This week’s blog continues the discussion of the changes to Ohio Medicaid’s Aged, Blind and Disabled program coming in 2016-2017. The initial installment (April 28, 2016) provided an overview of the transition from the old system (following section 209(b) of the federal Medicaid law) to the new system (that will follow section 1634 of the federal Medicaid law.) The May 5, 2016 installment discussed the new income rules that will go into effect with the new eligibility system. The May 12, 2016 installment discussed setting up a Qualified Income Trust (aka Miller Trust) that will be necessary for people who need ABD Medicaid to help pay for long term care. The June 16, 2016 installment discussed the Ohio rules that describe how to use the Miller Trust each month. The June 23, 2016 installment discussed the difficulty in understanding the need for a Miller Trust. The July 1, 2016 installment discussed the need to empty the Miller Trust account every month. The July 7, 2016 installment discussed the need to balance the Miller Trust with the desire to have health insurance. The July 15, 2016 installment discussed the confusing deposit rules for Miller Trusts. The July 21, 2016 installment discussed the changes that the Ohio Department of Medicaid made to the form Miller Trust document. The July 28, 2016 installment discussed whether income is supposed to go directly into the Miller Trust. The August 4, 2016 installment discussed Medicaid’s insistence that the transfers (or deposits) into the Miller Trust account be automatic. The August 11, 2016 installment discussed money that doesn’t actually reach the Medicaid-recipient that, nonetheless, counts as “income” for purposes of using a Miller Trust. The August 18, 2016 installment discussed the appearance that a person on long term care Medicaid has an increase in income when he/she stops paying Medicare premiums. The August 25, 2016 installment discussed the impact of tax withholding on certain income sources and the difficulty that the tax withholding creates for the Miller Trust. The September 2, 2016 installment discussed the limit placed on monthly costs of the Miller Trust. The September 9, 2016 installment discussed how Ohio’s Medicaid rules appear to count income tax refunds twice. The September 15, 2016 installment discussed the Ohio Department of Medicaid’s change in policy regarding real estate (other than the residence.) Today’s installment will discuss the intent to return to home.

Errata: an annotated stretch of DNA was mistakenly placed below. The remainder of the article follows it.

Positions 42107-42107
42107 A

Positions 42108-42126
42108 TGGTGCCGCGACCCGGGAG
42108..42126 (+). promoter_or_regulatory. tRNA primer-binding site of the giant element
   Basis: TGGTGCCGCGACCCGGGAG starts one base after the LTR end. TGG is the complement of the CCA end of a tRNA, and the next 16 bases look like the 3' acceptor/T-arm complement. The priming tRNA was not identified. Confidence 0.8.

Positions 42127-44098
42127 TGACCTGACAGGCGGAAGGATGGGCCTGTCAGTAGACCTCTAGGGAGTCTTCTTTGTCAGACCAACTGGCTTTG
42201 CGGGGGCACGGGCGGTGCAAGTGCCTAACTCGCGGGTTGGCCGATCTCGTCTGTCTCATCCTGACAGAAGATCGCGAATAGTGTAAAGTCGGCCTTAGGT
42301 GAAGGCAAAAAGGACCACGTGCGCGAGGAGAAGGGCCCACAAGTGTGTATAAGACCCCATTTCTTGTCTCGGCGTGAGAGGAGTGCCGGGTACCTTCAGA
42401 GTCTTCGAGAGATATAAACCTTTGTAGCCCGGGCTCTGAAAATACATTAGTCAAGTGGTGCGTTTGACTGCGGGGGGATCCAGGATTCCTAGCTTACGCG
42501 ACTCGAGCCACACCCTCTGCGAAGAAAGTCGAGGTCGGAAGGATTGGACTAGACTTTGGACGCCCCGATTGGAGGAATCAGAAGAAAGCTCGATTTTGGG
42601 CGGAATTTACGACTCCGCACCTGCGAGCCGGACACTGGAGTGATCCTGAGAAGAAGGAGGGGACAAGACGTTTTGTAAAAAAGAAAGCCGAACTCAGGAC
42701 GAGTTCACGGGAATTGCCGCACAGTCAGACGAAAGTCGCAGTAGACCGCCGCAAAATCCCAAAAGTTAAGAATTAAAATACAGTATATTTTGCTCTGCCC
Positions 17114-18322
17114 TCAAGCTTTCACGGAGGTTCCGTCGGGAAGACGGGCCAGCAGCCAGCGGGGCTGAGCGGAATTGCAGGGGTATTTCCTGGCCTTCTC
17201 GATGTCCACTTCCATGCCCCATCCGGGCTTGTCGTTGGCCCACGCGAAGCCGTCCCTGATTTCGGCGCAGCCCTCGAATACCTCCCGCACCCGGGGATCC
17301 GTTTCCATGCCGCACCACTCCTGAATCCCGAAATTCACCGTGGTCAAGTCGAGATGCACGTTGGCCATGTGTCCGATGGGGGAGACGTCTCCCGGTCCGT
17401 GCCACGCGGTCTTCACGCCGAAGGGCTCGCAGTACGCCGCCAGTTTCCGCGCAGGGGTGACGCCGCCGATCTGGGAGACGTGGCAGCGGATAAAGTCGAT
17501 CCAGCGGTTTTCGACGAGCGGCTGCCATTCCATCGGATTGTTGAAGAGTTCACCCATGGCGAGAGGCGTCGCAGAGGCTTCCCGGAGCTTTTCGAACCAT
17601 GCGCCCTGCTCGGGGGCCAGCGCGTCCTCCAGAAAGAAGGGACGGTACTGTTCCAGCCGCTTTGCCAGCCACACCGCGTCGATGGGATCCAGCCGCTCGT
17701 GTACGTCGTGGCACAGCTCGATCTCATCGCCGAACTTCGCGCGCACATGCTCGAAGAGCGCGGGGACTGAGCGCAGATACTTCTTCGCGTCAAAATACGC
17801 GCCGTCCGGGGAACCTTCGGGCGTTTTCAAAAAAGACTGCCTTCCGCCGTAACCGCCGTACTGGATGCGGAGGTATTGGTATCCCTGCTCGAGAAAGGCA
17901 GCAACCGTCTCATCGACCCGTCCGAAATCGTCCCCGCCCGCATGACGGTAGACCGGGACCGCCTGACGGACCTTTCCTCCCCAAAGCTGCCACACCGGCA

Before July 31, 2016, a single person who asked for Medicaid’s help to pay for long term care costs and who owned a home had 13 months after the beginning of Medicaid coverage during which to put the home up for sale. (If the Medicaid applicant were married and the spouse still lived in the home, there was no obligation to sell.) That 13-month time period is gone. As part of the big August 1, 2016 change in rules, Ohio Medicaid rescinded the 13-month rule. Now, the person must decide to keep the house or to sell the house before applying for Medicaid.
If the person decides to sell, then the rules regarding real estate discussed in the September 15, 2016 installment apply.
If the person decides not to sell, then one of a number of certain conditions must apply. The most likely condition that Medicaid recipients will invoke is the “intent to return home.”